Do you ever wonder how companies like Google and Facebook consistently rank on “Best Places to Work” lists? It’s more than fancy perks – like free gourmet meals and snacks, pet-friendly offices, nap pods, or in-office massages – that make employees clamor to work at these companies.
The secret to the success of companies like these? WORKFORCE DATA.
Smart companies are able to position themselves as best places to work because they rely on data to inform all of their recruitment decisions. They gather data on everything from job seeker and employee perceptions, behaviours and desires (including the aforementioned “fancy perks” employees want most) to industry trends and talent supply and demand. Then they analyse this data to gain meaningful insight that helps them understand where to focus their recruitment efforts to get the best return on their investment.
Consider the following habits of companies who successfully recruit with data:
They accept data as a crucial element of their business strategy
As the people operations team at Google (what the company calls their HR department) has said, “All people decisions at Google are based on data and analytics.” Companies have long used data as the basis for their marketing efforts, to both build their consumer brand and increase customer engagement and loyalty. Now, today’s best employers are applying the same efforts to their recruitment processes. They accept data as a crucial element of their business strategy.
They know it’s not your data that matters – it’s what you do with it
Having data doesn’t do much for a company on its own; knowing how to apply that data to make smart business decisions is the other (absolutely crucial) element. Not only do successful companies gather data on job seekers, employees and the industry overall — they go the extra mile to ensure they understand the key insights behind what the data is telling them so they can use it in their everyday functions. They also understand that no matter how good their data is, if they don’t apply it to their recruitment efforts, it’s utterly useless.
They set measurable goals.
As with any business strategy, it’s important to start with a solid goal in mind. It’s easy to get overwhelmed or confused by the sheer abundance of data out there, so having a focused goal is crucial to help you narrow your efforts and stay focused. Data is an investment. Part of that investment should include finding a trustworthy data expert who can help you decide which data points to focus on to meet your business’s goals, then guide you as you evaluate the data and create a strategy around this intelligence.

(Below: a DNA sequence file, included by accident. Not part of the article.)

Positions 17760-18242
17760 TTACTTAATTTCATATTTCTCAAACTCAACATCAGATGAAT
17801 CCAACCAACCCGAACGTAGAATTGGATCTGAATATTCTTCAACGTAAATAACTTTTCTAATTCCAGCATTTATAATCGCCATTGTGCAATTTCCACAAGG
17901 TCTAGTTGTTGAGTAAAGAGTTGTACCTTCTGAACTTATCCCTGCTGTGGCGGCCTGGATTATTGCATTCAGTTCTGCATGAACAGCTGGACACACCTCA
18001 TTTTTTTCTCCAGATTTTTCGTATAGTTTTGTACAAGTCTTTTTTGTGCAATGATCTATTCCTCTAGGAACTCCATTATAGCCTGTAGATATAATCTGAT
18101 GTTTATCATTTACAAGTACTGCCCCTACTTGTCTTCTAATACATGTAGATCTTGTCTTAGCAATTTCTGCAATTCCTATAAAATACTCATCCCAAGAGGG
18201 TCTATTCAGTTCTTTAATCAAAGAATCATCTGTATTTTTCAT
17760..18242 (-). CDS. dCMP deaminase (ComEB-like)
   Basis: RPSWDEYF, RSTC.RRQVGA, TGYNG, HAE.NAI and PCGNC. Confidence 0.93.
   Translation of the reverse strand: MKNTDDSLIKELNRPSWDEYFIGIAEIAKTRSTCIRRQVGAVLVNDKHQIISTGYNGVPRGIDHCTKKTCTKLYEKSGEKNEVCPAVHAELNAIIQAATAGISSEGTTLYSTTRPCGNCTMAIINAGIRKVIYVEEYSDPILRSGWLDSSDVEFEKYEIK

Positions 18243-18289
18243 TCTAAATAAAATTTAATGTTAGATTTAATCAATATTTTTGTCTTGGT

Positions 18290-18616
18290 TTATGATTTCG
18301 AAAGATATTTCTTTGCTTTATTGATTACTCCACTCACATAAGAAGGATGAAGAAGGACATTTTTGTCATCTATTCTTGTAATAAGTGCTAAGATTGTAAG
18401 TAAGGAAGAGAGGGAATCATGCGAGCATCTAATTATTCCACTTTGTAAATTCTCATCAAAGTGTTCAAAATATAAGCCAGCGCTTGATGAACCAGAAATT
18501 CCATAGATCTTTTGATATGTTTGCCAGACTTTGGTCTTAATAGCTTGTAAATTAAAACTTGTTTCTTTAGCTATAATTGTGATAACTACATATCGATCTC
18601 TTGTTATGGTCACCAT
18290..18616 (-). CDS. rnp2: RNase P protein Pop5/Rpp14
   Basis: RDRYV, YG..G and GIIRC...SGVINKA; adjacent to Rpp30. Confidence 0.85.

They know data is not one-size-fits-all.
All businesses have unique needs, and data plays a big part in that. Comparing another company’s data to yours — or adopting another company’s practices to make key business or recruitment decisions — won’t help you one bit (and it could hurt you). Instead, tap into data experts who specialise in helping employers understand which types of data will help them meet their own unique goals. They’ll take into account the various factors that affect your organisation and its recruitment efforts — which is the only data you need to focus on.
They accept that there’s always room for improvement
No matter how efficient your current process is, there is always room for improvement or enhancement. Often, employers turn a blind eye to data because they don’t want to face the possibility of challenges to their recruitment process. While ignorance may temporarily seem like bliss, it comes at a rather large price. Smart employers believe there’s no such thing as “negative” data: Every piece of information data reveals an opportunity to enhance their strategy and make them even stronger as an organisation. They accept that there’s always room for improvement.
The bottomline? Making smart decisions comes down to creating context and meaning around your data.
Perhaps Jonathan Rosenberg, advisor to Google CEO Larry Page, said it best when he wrote, “Data is the sword of the 21st century. Those who wield it well, the Samurai.” Getting the competitive advantage in today’s market isn’t about having the strongest data (or the sharpest sword), but about knowing how to use it as well. Those employers who understand this concept will have a competitive advantage — both now and in the long term — when it comes to attracting and retaining their greatest business asset: their employees.
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